The District of Columbia has agreed to settle several hundred lawsuits over attorney fees with a Washington firm that represents families of students with special needs. The settlement ends the litigation, but lawyers involved say it doesn't resolve ongoing concerns about how the city handles attorney fees in special education cases.
The D.C. Office of the Attorney General and public school system reached the settlement with James E. Brown & Associates on Friday. The agreement (PDF) covers upwards of 600 claims that the Brown firm had already filed or was preparing to file for unpaid fees in District of Columbia Superior Court.
According to the settlement, the school system agreed to pay the firm $1.18 million, less than approximately $3 million the firm had claimed in unpaid fees. "I don’t think we're all that happy about it. I'm not sure the city is super happy about it. At the end of the day, we decided this was the best for our firm and our clients," said Nicholas Ostrem, an attorney with the Brown firm.
A spokesman for the attorney general's office, Ted Gest, declined to comment.
Families that bring complaints against the school system over the quality and provision of special education services can recover legal fees if they prevail. Attorneys who represent families in these cases have long battled the city over how much they could recover and how long it took the city to process and pay those fees.
The city has argued in the past that lawyers overbilled, while lawyers have accused the city of withholding fees or delaying payments to discourage families from bringing complaints.
The Brown firm, which takes cases on a contingency basis, was among the largest local law firms when it came to special education litigation, in terms of headcount and number of cases and clients. In May, however, the firm laid off 21 of its 32 attorneys and support staff, blaming the city's failure to pay fees. The firm has also filed a number of still-pending claims in U.S. District Court for the District of Columbia that are not covered by Friday's settlement.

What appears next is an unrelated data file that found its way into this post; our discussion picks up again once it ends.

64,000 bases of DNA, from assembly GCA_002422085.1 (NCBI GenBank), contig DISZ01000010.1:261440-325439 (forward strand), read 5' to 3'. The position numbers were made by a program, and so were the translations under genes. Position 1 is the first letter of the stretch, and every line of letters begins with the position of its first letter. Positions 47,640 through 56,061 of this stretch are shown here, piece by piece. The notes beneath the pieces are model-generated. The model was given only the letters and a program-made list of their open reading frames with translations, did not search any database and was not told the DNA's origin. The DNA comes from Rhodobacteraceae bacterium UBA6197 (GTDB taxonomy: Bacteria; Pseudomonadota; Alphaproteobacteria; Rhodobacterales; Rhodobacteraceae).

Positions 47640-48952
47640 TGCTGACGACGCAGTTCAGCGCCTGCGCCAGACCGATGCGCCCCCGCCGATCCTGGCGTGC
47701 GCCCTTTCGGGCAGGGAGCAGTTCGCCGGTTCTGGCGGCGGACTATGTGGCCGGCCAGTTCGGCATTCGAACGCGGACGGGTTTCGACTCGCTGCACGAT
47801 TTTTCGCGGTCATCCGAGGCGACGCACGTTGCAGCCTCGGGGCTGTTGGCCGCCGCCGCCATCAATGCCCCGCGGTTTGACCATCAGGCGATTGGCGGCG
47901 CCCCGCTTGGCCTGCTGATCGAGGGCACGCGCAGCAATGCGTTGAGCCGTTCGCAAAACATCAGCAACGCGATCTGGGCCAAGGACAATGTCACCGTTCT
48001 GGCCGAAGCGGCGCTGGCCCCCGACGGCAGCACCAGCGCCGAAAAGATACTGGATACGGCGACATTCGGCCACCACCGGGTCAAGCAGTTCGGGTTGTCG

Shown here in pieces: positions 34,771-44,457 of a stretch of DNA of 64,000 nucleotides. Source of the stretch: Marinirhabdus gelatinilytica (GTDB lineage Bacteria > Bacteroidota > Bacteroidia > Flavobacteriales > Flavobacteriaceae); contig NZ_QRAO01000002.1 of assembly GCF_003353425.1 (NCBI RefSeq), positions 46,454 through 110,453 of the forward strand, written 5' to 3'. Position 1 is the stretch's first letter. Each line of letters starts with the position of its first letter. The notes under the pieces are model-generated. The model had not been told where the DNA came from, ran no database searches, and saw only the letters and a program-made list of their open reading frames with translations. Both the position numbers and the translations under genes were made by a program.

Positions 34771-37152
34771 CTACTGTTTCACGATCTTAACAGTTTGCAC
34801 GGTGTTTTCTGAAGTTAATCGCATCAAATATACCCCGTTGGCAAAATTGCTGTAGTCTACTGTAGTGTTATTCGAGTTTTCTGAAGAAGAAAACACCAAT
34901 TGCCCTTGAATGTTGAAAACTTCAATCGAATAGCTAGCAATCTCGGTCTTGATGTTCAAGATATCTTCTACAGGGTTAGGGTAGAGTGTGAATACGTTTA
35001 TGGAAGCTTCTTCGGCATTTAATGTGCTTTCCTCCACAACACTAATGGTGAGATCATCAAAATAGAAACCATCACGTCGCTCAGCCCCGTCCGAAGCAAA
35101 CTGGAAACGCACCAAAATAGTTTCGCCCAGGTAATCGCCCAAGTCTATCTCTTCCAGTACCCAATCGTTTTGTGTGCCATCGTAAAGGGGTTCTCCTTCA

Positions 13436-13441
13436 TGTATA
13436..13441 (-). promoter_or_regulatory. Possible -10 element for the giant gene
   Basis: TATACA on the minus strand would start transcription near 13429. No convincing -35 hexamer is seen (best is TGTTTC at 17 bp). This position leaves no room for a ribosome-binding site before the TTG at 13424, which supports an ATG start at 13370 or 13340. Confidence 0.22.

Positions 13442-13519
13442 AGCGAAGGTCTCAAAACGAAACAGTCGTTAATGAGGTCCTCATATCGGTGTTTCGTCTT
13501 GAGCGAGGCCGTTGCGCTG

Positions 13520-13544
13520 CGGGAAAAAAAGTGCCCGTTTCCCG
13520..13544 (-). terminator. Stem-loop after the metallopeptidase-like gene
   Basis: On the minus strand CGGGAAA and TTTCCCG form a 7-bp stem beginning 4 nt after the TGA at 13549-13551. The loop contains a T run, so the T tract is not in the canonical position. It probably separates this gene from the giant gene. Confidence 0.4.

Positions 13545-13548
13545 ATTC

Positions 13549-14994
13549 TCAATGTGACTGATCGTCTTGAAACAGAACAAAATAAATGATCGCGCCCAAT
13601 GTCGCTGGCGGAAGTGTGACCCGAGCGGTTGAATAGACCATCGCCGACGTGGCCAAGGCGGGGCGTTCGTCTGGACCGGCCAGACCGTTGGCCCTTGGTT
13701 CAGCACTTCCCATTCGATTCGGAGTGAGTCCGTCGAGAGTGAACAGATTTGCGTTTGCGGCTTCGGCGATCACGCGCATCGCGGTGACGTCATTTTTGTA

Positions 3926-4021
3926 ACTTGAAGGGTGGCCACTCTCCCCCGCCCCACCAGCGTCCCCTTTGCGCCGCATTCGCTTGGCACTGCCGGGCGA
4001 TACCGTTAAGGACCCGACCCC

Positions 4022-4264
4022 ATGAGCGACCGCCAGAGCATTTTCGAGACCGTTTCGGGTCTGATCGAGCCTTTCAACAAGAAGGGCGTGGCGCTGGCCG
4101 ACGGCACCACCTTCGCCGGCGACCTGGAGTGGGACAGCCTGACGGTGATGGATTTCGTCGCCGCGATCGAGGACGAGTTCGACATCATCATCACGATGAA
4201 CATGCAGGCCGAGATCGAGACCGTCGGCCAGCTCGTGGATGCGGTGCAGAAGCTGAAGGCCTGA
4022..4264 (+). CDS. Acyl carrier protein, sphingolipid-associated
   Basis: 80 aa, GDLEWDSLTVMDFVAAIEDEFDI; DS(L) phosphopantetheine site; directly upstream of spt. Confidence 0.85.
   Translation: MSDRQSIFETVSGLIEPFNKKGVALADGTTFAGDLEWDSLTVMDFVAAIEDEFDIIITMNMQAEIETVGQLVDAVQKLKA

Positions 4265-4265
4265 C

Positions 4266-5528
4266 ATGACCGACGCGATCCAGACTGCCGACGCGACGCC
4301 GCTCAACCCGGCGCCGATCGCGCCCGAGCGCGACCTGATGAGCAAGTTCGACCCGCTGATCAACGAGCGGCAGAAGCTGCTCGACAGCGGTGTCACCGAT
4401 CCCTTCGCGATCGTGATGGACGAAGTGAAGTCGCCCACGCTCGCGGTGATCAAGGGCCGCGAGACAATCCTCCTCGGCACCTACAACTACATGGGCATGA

In court filings, the city had challenged the Brown firm's claims and successfully argued the firm could only seek attorney fees based on the city's guidelines. In July, Judge Judith Bartnoff sent the city and the Brown firm to mediation to try and resolve the claims.
According to the settlement, the Brown firm will begin moving to voluntarily dismiss the pending cases in Superior Court within 10 days of the agreement going into effect. The city has agreed to pay the firm the $1.18 million within 30 days. The agreement notes that the city has not admitted to any wrongdoing.
Ostrem said he didn't think the settlement was a sign of improving relations between the city and attorneys who handle special education cases. He said the fee litigation has already had a "chilling" effect on the firm's ability and willingness to take new cases.
Ostrem said that a small group of special education lawyers have been meeting on a regular basis with school system lawyers, and "while it's beneficial for both parties, we haven't seen any of those discussions or any changes promised actually materialize."